Your child may come across non-verbal reasoning questions in their Year 7 CATs. Non-verbal reasoning focuses on problem-solving using pictures, diagrams, and shapes rather than words. Unlike verbal reasoning, it does not heavily depend on the English language; instead, it involves interpreting drawings, shapes, or codes, and requires identifying sequences, similarities and differences between these figures or deciphering a code.

These questions are intended to assess a child's ability to use critical thinking and logic to solve problems, providing an indication of their mathematical skills and deductive reasoning. The theory is that the examining body can better understand a child’s potential and intelligence, rather than their acquired knowledge.

What types of questions are included? 

Non-verbal reasoning test questions are based on mathematical concepts such as symmetry, rotation, mirroring, shape, size, and direction, and use diagrams instead of words. Typical questions include:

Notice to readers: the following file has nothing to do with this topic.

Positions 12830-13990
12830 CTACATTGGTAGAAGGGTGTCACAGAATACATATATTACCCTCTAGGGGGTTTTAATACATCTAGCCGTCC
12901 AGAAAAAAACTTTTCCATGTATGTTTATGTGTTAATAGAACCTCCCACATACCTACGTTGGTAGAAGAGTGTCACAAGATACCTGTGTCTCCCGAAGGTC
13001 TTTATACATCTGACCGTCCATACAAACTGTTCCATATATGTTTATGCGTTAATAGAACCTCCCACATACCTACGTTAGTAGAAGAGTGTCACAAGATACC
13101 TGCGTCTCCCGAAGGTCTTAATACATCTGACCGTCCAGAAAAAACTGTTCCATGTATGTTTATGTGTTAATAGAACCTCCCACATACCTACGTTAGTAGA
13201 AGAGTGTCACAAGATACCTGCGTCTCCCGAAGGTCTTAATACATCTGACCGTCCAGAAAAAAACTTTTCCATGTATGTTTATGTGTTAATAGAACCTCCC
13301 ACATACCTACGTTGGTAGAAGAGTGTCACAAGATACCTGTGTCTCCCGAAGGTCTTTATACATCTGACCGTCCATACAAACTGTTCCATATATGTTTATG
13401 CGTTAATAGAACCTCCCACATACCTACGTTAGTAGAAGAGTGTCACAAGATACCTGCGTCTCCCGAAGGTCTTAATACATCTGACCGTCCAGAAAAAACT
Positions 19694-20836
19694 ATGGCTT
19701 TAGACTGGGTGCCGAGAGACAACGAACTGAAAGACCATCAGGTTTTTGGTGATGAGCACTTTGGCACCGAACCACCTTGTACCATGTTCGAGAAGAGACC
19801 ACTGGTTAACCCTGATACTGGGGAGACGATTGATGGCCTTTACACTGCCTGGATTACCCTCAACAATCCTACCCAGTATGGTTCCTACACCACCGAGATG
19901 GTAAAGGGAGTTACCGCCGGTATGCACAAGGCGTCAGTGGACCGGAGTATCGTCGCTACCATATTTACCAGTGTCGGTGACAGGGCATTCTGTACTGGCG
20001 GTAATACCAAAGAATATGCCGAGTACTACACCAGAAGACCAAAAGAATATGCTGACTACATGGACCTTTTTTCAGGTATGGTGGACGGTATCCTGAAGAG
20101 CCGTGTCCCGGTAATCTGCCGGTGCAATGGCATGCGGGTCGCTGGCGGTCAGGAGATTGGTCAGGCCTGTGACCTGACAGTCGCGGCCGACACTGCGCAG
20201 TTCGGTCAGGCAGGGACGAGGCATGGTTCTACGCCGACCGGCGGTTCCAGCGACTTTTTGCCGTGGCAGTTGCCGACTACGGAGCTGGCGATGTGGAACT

• Spotting the odd shape out (e.g., a four-sided shape among three-sided shapes)
  • Determining what a shape would look like when folded
  • Identifying the mirror image of a given shape
  • Figuring out the next diagram in a sequence (e.g., a series of rectangles divided into squares with progressively more squares shaded)
  • Finding two identical shapes in a set of five shapes
  • Identifying what a shape would look like when rotated by 90 degrees

What do CATs results mean?

The result will be given in SAS (Standardised Age Scores) so they take into account a pupil’s age. The average SAS is 100. The scores are used to calculate predicted levels and can also be used to predict the outcome of GCSEs. If there is a wide variation between the scores in different aspects of the test, this may flag up a child who is experiencing difficulties in one area and can lead to a diagnosis, such as dyslexia. Extra support can then be put in place to help the child.

What if my child does badly?

Don’t be dismayed if your child does poorly in CATs – poor results don’t mean your child is destined not to achieve well. "There are many other factors which influence how a pupil does at school," confirms Conrad Martin. "Motivation and hard work are very important, as is parental support. I would urge a note of caution in interpreting CATs scores because there is a significant margin of error associated with such scores, especially with a group test."